granadilla*, one of the 

passion-flowers, «o/gren- 

(not ital.). 
Gran Chaco (El), S. 

Grand, abbr. G. 
grandam*, grandmother, 

old woman, not -dame. 
grand/child*, -daughter 

(one word). 
Grand/ duchess *, — 

duchy*, — duke* (cap. 

G only), abbr. G.D. 
grandes capitales (Fr. 

typ. f.), capitals. 
grandej tenue, or — toi- 
lette (Fr.), full dress. 
grandeur natureile (Fr. 

f.), life-size. 
grandfather* (one word). 
grand jury (not caps.). 
Grand (Sarah), writer. 
Grand Master (caps.), 

abbr. G.M. 
grandl*mdre (Fr.f.), grand- 
mother ; pi. -.* meres, 
grand* messe (Fr. f.), high 

Grand Monarque (/e), 

Louis XIV. 
grand monde (/e) (Fr.), 

the Court and nobility. 
grandmother* (one 

grand/ - nephew*, — 

-niece * (hyphens). 
grand papier (Fr. m.), 

large paper. 

grandparent* (one word). 
grand-pbre (Fr. m.), grand- 
father ;/)/. grands-pkres. 
grand} signior*, one of 

high rank ;caps. the Sultan 
of Turkey ; in Fr. — sei- 
gneur; It. gran signo- 
re; Sp. gran sen or, 

grandson* (one word), 
abbr. g.s. 

Grangerize*, to add illus- 
trations to a book, not 
-ise (cap.). 

grannom*, angler's fly, 
not granam. 

"Granta/* a Cambridge 

Grant Duff (Sir M. E.), 
1829-1906 (no hyphen). 

granter*, one who grants. 

Granton, Firth of Forth. 

grantor* (law), one who 
makes a grant. 

Grantown, Elgin. 

graphology*, not graph- 

grapy*, of grapes, not 

gras (Fr.), /em. grasse, fat 
{see also gros). 

grass/* (typ.), casual work ; 
— hand*, one casually 

Grasse, France, dep. Alpes- 

gratia Dei (Lat.), by the 
grace of God. 

gratin* (Fr. cook, m.), a 
dish prepared with bread- 

gratis* (not ital.). 

Grattan (Henry), 1746- 
1820, politician. 

Gratz, capital of Styria, use 
Graz {see also Graetz). 

Gratz, Prussia. 

graupel*, soft hail. 

grauAvacke, use grey- *. 

gravam/en*, pi. -ina*. 

grave accent ('). 

gravelled*, «o/-eled. 

Graves, a Bordeaux wine. 

graves, use grea-*. 

gravestone* (one word). 


graveur (Fr. m.), en- 

graveyard* (one word). 

Gravis (Ger. m.), grave 
accent (cap.). 

gravure (Fr. f.), engrav- 

gray, use grey*. 

Gray (Annabel), 1853-, 
writer ; — (Asa), 18 10- 
88, bot., abbr. Gr. ; — 
(Maxwell), pen-name of 
M. G. Tuttiett, writer ; — 
(Thomas), 17 16-71, poet 
(see also Grey). 

grayling*, a fish, tiot 

Gray's Inn, London. 

'Graz, capital of Styria, not 

grazier*, not -zer. 

grS k grS (<fe) (Fr.), by 
private contract. 

greasy*, not -ey. 

Great Britain, abbr. G.B. 

great gross*, 144 dozen; 

Greathead (Bertie), 
1 759-1826, dramatist; — 
(Henry), 1757-1816, in- 
ventor of lifeboat. 

Greathed (W. W. H.), 
1826-78, Major-General. 

Great Powers (the) 

great primer (typ.), 

an eighteen- 
point type, as 


IS, four lines and 

a quarter to the inch; 

pron. — prim'er, abbr. 

g.p. In Fr. m. gros 

romain, Ger. Tertia. 
greaves*, tallow refuse, 

not gra-. 
Grecian*, of Greece ; abbr. 

Grec/ism, -ize, -ophil, 

use GraB-*. 
Greco, a chess opening. 


gredalin, use gride- ♦. 

Greece, abbr. Gr. 

Greek (typ.), classical and 
modern printed the same ; 
alphabet, 17 consonants, 
7 vowels, 2 breathings, 
3 accents (acute, grave, 
and circumflex), i apos- 
trophe, I diaeresis; note 
of interrogation same as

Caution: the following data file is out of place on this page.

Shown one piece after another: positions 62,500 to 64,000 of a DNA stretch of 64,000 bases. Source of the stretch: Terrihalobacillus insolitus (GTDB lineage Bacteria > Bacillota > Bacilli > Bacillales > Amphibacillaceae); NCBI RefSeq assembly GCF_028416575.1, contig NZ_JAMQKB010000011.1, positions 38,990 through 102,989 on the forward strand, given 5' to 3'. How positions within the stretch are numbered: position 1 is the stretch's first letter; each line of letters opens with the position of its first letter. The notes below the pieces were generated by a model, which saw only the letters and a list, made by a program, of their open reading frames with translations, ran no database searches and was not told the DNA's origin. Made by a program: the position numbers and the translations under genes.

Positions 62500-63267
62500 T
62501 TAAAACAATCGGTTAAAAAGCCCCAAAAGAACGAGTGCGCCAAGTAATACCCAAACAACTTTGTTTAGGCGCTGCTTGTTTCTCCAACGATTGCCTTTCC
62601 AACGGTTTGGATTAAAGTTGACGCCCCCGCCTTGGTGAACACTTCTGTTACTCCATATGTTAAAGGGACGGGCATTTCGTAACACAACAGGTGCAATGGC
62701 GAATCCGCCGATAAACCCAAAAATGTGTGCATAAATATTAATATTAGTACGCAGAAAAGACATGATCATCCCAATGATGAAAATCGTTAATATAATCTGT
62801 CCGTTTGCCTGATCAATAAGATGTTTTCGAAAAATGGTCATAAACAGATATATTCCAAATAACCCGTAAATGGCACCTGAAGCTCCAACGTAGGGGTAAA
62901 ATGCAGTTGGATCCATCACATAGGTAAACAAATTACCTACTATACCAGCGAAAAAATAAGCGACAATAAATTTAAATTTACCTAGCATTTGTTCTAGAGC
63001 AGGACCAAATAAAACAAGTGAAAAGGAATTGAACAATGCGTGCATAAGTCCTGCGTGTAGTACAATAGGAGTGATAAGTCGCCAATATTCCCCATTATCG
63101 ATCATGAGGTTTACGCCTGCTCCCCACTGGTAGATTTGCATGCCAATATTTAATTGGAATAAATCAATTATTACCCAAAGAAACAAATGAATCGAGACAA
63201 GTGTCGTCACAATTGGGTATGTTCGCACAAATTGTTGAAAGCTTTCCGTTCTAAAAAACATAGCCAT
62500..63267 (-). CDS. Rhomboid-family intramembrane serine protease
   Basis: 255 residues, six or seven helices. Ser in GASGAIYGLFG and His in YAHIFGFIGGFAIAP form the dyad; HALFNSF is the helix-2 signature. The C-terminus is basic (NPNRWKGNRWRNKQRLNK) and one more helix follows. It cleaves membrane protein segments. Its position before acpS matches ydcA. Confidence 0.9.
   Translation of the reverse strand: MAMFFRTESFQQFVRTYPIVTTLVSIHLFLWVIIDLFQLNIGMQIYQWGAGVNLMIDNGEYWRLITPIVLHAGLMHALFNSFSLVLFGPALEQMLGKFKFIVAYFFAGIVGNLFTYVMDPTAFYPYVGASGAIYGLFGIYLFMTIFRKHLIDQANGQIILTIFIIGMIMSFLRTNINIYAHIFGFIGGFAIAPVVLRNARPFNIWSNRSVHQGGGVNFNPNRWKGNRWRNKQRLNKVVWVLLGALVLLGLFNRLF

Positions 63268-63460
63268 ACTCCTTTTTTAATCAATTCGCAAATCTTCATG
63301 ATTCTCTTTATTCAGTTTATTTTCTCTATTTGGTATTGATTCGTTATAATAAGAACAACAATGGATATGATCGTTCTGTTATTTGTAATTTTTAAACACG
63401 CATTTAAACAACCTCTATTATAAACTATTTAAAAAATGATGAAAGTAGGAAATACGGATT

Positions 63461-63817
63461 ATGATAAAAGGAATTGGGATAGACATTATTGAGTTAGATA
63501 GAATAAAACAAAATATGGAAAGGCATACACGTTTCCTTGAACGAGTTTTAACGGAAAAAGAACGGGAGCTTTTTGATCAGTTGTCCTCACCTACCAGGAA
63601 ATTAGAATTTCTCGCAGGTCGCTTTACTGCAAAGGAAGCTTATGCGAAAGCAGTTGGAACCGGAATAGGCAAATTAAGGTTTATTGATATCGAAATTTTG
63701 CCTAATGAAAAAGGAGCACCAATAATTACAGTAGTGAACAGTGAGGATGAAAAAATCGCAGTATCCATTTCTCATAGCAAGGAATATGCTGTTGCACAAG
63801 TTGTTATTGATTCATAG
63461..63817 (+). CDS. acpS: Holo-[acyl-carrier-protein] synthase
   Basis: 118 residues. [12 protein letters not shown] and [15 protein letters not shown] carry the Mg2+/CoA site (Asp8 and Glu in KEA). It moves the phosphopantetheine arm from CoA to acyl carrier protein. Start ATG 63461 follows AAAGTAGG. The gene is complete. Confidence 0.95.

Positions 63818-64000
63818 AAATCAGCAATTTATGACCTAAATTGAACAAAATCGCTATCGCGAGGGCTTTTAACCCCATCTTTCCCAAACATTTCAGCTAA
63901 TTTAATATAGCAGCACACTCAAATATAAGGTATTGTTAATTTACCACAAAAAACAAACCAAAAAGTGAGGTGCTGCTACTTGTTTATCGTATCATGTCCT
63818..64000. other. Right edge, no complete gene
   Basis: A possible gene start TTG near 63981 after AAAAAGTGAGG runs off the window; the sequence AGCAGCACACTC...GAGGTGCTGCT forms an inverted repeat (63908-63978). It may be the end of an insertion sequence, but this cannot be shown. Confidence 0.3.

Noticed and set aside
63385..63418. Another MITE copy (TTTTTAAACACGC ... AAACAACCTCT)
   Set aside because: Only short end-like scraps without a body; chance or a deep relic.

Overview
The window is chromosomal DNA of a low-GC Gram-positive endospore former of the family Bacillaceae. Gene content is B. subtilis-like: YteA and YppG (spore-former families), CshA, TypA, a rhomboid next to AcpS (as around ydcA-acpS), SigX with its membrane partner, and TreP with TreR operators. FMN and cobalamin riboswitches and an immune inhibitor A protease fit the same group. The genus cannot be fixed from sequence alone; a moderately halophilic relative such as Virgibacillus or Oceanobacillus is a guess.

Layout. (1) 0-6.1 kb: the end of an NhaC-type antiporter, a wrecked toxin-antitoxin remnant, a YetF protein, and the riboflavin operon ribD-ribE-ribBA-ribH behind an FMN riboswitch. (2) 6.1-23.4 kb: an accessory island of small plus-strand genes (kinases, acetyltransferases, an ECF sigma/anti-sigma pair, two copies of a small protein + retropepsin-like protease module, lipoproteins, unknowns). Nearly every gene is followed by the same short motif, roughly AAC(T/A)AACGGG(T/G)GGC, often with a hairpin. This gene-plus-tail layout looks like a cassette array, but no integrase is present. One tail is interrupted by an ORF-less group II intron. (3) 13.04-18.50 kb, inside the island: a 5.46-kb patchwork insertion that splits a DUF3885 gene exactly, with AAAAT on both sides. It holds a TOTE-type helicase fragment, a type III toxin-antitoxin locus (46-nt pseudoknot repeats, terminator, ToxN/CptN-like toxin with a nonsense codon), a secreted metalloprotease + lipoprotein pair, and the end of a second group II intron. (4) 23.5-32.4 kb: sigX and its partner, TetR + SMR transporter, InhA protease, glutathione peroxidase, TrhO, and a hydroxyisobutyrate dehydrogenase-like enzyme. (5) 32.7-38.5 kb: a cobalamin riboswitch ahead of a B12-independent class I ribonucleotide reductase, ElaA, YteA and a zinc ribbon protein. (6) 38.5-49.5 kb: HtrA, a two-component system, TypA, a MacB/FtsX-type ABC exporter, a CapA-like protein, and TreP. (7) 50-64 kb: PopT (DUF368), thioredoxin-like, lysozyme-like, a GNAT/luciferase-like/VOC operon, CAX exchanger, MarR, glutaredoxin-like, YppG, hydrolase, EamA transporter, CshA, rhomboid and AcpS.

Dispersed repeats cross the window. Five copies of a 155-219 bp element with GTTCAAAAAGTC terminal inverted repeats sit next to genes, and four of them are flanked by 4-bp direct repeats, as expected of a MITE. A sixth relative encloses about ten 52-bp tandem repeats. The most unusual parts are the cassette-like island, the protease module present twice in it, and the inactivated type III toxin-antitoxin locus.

English semicolon ; the 
colon or semicolon same 
as turned point (•) ; comma, 
exclamation point, and 
period, as in English. 
There are many detailed 
rules for composing, but 
the following must here 
suflBce : grave accent only 
on last syllable ; diph- 
thongs, accents, or breath- 
ings on second vowel ; all 
vowels or diphthon gs com- 
mencing a word have 
either asper (') or lenis (') 
breathings ; the sigma (a) 
when final is always s ; 
in dividing words ending 
in KTos, the k is turned 
over ; space after elision. 
Abbr. Gr. 

Greek calends^ never. 

Greeley (Horace), 1811- 
72, Amer. journalist and 

Greely (A. W.), 1844-, 
Arctic explorer. 

Green (John Richard), 
1837-83, historian (see also 
Greene, Grein). 

greenback*, U.S.A. bank- 

Greene (Sir Conyng- 
ham), 1 854-, diplo- 
matist; — (Plunket), 
1 865-, singer ; — 

(Robert), 1560-92, dra- 
matist (see also Green, 

greengage*, a plum (one 

green laver*, edible sea- 
weed (two words). 

green-room* (hyphen). 


Green-sand* (geol.), 
(cap., hyphen). 

gregaJe*, the Mediter- 
ranean N.E. wind, not 
-cale, grigale. 

Gregory's Day (St.), 
12 March. 

Greiffenhagen (Maur- 
ice), painter. 

Greifswald, German 


Grein (J. T.), dramatic 
critic (see also Green/, -e). 

grenadine *, a fabric, 
(cook.) a fancy dish. 

gresj (Fr. m.), stoneware; 

— de FlandrCy Rhine 

Gr6try (A. E. M.), 1741- 

1813, composer. 
Grevy (F. P. J.), 1807-91, 

Fr. President, 1879-87. 
grey*, not gray. 
Grey/ (Earl), 1851- ; 

— (Earl de), 1852- ; 

— (Lady Jane), 1537-54; 
—(Sir Edward), 1862-, 
politician ; — de Ruthyn 
(Baron), 1858- ; — 
de Wilton (Viscount), 
1896- {see also Gray). 

grey-hen*, fem. of black- 
cock (hyphen). 

greyhound* (one word). 

greyUng, use gra-*. 

greywacke* (geol.), not 
grau- (not ital.). 

Griboyddoff (A. S.), 
1793-1829, Russ. poet. 

gridelin*, pale purple, not 
gredalin, -e, gridalin. 

Grieg (Edvard,wo/Edw-), 
1843-, composer. 

grif&n*, a fabulous animal, 
not -on, gryphon. 

Griffith (R. T. H.), 
1826-, Orientalist. 

Griffiths (Major Ar- 
thur), 1 838-, writer. 

grigale, use gre- *. 

grill*, to broil. 

grillatalpa, use gryllo-*. 

grille*, grating (not ital,).